It’s no secret that academic outputs in schools across the nation are pretty abysmal. In fact, things have grown so bad that now it seems we’re praising schools that manage to achieve roughly 50% proficiency.
Such allegedly stellar achievement was recently recognized by an article in the Washington Examiner. The article highlighted the schools on America’s military bases–attended by the children of military members–noting that their 8th grade reading proficiency rates were over 10 percentage points higher than those of New Jersey, the state with the highest reading proficiency rate.
While these military base schools deserve a round of applause for coming in so far ahead of other states, it does seem a little strange to be applauding them for only a 55% proficiency rate in reading.
Around the same time I read about these military schools, I also ran across the following soundbite from Dr. Jordan Peterson. He explained how he had been researching the origins of the modern education system and discovered that it had connections to the Prussian military system:
The Prussians produced a universal education system in the late 1800s because they were afraid they were losing military superiority and they wanted to produce a cadre of mindless, obedient soldiers. That was expressly the purpose! And then that model was adopted by corporate types, mostly, who wanted to produce cadres of obedient workers, and that’s why the desks are in rows, and that’s why there’s factory bells, and that’s why it’s top-down leadership. And it’s worse that that because the people who built the schools were consciously aiming at eradicating the will of the students who were part of the system because they wanted them to be obedient.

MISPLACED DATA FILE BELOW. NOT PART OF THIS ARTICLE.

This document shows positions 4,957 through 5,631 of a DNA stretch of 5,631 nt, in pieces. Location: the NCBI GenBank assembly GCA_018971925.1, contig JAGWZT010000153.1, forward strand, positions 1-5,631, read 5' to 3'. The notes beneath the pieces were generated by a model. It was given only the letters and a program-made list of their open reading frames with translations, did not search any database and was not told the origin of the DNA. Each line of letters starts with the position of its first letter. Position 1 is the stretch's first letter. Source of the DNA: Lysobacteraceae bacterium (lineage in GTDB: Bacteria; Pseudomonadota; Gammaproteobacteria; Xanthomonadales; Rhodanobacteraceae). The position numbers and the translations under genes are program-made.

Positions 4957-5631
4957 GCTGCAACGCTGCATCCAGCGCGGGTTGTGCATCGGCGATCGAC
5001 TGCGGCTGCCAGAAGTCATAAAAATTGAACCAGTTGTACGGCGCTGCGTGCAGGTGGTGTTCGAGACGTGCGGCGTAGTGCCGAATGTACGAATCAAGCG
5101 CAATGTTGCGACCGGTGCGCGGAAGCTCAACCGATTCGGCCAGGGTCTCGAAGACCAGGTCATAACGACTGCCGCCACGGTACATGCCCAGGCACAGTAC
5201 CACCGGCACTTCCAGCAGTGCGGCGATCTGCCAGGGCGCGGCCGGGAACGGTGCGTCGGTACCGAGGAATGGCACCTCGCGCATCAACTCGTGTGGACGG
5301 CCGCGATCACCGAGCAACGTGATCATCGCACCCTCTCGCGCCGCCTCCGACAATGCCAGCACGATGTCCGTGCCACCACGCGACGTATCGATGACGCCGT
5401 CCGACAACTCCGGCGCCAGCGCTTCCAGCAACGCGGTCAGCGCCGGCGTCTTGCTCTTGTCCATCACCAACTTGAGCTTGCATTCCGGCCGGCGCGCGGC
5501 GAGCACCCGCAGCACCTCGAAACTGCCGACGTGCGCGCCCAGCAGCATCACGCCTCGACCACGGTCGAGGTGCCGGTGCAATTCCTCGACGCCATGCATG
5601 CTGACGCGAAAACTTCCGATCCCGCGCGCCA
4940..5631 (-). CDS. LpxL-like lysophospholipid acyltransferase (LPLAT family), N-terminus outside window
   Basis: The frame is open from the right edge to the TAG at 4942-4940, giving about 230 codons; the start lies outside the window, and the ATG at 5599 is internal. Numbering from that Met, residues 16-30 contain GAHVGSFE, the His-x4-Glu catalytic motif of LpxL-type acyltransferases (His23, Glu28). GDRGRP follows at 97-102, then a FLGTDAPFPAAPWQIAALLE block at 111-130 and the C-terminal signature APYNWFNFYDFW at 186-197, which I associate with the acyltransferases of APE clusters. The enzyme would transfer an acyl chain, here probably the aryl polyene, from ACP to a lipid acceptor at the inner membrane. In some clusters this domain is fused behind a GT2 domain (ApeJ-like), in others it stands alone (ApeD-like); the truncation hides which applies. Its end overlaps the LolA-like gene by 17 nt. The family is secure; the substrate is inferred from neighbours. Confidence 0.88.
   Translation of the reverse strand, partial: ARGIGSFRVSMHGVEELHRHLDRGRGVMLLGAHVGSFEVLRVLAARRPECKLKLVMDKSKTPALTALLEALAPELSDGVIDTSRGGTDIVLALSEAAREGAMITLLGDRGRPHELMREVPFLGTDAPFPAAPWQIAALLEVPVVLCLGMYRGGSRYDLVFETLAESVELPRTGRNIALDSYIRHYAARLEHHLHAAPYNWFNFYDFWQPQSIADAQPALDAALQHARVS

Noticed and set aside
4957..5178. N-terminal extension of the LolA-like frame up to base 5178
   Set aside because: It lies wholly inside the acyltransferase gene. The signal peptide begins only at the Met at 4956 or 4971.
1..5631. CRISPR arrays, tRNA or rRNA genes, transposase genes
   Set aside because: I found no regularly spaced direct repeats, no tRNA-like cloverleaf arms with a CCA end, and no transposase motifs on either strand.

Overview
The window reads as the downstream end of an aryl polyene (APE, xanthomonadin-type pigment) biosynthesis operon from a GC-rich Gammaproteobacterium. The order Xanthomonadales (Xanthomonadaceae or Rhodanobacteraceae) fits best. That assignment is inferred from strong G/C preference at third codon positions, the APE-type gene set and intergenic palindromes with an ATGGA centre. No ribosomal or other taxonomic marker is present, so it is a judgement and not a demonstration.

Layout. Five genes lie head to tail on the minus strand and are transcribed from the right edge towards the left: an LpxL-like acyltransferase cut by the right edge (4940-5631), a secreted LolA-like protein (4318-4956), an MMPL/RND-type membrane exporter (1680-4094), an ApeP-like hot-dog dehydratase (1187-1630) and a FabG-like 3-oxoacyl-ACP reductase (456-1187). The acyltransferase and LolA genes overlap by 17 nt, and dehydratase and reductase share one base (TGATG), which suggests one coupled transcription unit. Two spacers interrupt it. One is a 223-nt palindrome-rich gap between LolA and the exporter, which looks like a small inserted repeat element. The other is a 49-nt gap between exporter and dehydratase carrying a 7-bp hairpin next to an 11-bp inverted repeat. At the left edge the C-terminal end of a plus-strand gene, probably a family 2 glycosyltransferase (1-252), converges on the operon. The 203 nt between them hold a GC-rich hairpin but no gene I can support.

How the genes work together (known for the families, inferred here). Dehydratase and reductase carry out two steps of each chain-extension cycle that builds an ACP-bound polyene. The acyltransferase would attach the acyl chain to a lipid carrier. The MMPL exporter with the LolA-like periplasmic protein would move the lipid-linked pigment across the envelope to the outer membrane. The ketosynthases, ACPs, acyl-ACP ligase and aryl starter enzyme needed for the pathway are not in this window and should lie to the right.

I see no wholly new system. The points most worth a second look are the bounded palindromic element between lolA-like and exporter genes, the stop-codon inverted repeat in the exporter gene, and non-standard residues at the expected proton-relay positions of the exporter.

Could there be some connection here with the military origins of the school system and the success of today’s schools on military bases? Possibly.
The more important thing, however, is the purposeful, soul-crushing nature of our schools–something clearly seen in the fact that even our best schools can only achieve 55% proficiency in reading. Such an environment is nothing short of tyranny, author J. Gresham Machen noted a century ago in his work Christianity and Liberalism:
A public-school system, if it means the providing of free education for those who desire it, is a noteworthy and beneficent achievement of modern times; but when once it becomes monopolistic it is the most perfect instrument of tyranny which has yet been devised. Freedom of thought in the middle ages was combated by the Inquisition, but the modern method is far more effective. Place the lives of children in their formative years, despite the convictions of their parents, under the intimate control of experts appointed by the state, force them then to attend schools where the higher aspirations of humanity are crushed out, and where the mind is filled with the materialism of the day, and it is difficult to see how even the remnants of liberty can subsist.
If we want liberty and freedom to continue in our nation, then we need to start with the schools. And dismantling this bastion of tyranny begins when we give parents the freedom to choose the education that best suits their child, not the type that will make their child a mindless worker in the factory-like nation of yes-men.
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